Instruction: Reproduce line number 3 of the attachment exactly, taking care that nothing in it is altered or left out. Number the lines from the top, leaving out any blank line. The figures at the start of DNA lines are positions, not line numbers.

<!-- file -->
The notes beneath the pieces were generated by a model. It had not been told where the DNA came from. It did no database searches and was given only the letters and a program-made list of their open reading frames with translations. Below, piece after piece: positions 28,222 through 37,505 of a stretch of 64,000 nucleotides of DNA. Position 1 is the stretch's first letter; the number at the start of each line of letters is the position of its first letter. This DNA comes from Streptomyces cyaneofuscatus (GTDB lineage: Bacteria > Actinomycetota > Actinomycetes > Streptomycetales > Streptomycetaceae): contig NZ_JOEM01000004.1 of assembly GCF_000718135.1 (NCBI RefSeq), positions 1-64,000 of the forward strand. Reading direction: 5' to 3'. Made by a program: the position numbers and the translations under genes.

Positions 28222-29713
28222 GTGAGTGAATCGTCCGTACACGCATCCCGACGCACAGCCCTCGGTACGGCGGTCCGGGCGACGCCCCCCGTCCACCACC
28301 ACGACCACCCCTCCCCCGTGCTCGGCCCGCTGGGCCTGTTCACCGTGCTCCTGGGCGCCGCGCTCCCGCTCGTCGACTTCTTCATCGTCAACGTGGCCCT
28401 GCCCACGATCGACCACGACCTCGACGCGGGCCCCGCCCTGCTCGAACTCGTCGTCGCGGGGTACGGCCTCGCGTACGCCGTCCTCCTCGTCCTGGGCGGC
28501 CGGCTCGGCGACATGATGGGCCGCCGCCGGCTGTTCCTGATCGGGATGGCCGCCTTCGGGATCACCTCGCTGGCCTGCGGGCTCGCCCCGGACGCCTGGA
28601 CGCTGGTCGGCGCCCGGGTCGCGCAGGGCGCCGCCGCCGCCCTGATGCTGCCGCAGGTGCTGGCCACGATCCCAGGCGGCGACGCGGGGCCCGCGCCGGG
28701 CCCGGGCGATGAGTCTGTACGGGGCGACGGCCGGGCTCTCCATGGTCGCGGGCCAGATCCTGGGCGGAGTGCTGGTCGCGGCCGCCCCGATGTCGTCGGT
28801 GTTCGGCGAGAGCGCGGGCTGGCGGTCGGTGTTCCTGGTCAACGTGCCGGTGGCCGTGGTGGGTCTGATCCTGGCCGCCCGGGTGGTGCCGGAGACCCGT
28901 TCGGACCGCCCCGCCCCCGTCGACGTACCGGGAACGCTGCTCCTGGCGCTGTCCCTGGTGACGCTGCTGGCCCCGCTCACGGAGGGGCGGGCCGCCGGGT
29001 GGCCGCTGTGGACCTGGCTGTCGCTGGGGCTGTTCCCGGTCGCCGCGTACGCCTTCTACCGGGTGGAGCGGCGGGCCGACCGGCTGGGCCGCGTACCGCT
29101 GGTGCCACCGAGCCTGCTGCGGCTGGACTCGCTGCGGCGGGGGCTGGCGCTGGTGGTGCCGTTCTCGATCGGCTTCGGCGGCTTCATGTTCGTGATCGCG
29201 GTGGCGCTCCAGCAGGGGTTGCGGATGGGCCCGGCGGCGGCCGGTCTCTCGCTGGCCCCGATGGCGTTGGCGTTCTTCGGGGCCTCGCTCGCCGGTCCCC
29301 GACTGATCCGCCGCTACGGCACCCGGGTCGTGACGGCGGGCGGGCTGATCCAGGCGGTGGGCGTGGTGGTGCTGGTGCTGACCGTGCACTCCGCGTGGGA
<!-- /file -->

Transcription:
28222 GTGAGTGAATCGTCCGTACACGCATCCCGACGCACAGCCCTCGGTACGGCGGTCCGGGCGACGCCCCCCGTCCACCACC